British grocery giant Tesco is halting its original plan for expansion into the United States. According to officials at Tesco, the expansion plans would go through a "review of options" because it's "delivering acceptable shareholder returns on an appropriate timeframe in its current form."
That current form is the Fresh & Easy brand. Fresh & Easy is described as a small neighborhood market that sells fresh foods at affordable prices. Tesco moved into the United States in 2007, opening its first Fresh & Easy store in Northern California and then expanded down the state and into Nevada and Arizona over the past five years. The chain operates 199 stores.
I must disclose that I've never shopped at a Fresh & Easy store. In fact, I've never even been within a thousand miles of a Fresh & Easy store. Yet, a couple of things jump out to me where Tesco might have gone wrong with its United States expansion.
The first is the name. Fresh & Easy is simply a terrible name. While it may describe the brands' two principle attributes, it does so using two very forgettable and undefined cliches. At least to the American consumer, Fresh & Easy sounds like a brand name for kitty litter. Tesco should have picked a more unique brand name not already in the American lexicon.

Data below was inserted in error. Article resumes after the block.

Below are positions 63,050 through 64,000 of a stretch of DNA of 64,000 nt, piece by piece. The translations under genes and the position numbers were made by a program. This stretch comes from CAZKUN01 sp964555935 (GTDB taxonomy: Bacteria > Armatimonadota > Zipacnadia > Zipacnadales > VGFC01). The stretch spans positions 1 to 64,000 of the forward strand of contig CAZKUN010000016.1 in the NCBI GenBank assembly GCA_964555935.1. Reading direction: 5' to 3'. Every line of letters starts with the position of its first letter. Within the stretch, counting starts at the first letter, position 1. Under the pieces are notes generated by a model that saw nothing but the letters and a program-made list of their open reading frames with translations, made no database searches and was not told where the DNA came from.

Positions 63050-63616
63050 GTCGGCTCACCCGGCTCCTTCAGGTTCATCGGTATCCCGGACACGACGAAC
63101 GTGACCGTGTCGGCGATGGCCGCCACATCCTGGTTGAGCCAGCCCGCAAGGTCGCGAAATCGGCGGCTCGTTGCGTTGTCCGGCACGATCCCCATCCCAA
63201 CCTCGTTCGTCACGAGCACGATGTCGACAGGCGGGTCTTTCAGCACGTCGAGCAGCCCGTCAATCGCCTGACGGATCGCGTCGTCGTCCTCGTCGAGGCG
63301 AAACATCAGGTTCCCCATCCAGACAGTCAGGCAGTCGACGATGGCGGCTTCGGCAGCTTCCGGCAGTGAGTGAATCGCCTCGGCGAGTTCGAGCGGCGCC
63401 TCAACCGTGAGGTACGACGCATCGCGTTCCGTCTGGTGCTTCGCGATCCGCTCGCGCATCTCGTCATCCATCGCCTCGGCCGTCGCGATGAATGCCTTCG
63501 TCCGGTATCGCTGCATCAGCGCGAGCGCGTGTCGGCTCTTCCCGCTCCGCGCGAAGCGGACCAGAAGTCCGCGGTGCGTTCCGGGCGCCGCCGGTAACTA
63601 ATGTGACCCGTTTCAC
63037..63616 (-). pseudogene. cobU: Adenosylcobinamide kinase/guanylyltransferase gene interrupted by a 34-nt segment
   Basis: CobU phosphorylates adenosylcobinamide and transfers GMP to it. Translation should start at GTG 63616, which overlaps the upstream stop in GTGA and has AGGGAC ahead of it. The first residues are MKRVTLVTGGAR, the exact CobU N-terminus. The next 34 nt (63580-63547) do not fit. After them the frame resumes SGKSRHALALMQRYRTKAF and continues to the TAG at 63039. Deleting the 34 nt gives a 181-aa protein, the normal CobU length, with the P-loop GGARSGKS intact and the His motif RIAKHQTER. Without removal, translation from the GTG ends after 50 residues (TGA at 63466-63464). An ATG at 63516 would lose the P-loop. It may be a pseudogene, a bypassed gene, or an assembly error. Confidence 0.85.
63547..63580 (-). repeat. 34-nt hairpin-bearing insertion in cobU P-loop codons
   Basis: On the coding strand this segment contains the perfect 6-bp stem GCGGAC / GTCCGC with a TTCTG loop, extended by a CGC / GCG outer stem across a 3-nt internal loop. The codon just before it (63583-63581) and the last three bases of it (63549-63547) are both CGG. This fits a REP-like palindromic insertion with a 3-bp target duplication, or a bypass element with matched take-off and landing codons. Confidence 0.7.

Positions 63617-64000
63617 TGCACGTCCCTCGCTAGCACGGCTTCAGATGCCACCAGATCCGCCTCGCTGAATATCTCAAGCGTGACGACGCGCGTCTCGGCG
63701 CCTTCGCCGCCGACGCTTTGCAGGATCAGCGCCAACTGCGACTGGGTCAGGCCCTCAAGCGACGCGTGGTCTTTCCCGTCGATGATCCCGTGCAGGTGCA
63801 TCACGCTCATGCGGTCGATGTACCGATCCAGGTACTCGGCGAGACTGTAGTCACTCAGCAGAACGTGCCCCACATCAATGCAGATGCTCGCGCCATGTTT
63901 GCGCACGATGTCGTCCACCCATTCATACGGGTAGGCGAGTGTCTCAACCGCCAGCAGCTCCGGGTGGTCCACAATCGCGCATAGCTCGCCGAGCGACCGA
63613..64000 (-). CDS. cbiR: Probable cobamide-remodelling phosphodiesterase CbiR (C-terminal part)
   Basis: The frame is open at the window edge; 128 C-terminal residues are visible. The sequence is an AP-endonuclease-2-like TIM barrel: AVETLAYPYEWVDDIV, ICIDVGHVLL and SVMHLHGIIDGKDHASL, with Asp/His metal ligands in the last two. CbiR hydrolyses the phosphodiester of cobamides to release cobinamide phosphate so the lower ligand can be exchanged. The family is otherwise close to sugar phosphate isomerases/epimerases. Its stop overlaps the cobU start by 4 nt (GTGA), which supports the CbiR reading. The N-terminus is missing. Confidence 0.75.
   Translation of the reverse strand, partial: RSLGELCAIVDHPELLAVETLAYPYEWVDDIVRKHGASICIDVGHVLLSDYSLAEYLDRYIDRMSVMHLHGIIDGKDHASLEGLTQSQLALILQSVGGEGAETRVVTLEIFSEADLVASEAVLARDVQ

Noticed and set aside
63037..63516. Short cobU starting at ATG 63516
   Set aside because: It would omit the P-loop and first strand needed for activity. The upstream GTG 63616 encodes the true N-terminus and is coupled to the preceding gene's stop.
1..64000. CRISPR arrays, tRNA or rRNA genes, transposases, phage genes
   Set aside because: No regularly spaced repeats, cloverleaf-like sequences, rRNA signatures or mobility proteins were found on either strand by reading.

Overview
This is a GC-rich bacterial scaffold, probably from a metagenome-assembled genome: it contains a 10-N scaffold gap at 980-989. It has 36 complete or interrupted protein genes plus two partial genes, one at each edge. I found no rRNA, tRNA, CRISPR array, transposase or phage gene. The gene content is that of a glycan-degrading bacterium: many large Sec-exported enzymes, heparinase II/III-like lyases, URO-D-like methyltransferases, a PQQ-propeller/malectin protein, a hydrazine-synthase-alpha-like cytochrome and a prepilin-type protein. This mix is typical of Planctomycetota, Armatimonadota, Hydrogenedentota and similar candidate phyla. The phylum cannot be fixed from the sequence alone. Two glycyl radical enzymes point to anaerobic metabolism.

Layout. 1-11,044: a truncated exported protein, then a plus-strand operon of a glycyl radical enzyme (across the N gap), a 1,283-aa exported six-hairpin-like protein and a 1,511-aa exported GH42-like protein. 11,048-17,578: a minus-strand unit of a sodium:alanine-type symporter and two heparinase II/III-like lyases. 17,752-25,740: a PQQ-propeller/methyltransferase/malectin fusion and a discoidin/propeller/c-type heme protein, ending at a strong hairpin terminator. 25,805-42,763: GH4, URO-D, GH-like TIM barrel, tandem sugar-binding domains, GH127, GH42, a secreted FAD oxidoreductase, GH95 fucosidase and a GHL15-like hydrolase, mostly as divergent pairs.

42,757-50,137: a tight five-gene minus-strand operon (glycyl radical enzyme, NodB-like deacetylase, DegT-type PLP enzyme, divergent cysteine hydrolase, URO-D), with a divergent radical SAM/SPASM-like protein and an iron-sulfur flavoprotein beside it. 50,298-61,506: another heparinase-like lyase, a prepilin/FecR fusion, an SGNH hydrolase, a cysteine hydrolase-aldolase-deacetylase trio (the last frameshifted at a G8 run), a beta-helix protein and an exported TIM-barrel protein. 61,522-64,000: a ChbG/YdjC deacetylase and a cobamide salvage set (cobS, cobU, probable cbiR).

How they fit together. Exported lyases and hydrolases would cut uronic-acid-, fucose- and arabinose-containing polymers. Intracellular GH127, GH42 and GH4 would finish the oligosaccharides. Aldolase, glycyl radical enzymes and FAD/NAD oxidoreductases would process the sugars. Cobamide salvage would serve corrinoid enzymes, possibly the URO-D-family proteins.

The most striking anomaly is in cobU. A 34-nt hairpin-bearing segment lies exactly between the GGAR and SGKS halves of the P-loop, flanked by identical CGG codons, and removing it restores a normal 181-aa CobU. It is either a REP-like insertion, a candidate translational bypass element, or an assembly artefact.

Secondly, Fresh & Easy's "neighborhood market" concept places it dangerously in the middle of the market. Thus, Fresh & Easy is neither a full supermarket with a complete offering for your household and or a get-in-and-get-out convenience store. Similarly, in the grocery category, there is competition at both ends of the market - from the higher end with Whole Foods and The Fresh Market and from the lower end with Wal-Mart, Safeway and Kroger.
Tesco was close in the United States but ultimately failed because they went where the competition already was. With a little tighter focus, Tesco is close to developing a new category that they can dominate. Instead of selling fresh foods traditionally, Tesco could be the first to exclusively sell fresh and already prepared food. That's a niche that every supermarket currently dabbles in, but no one owns- at least not yet.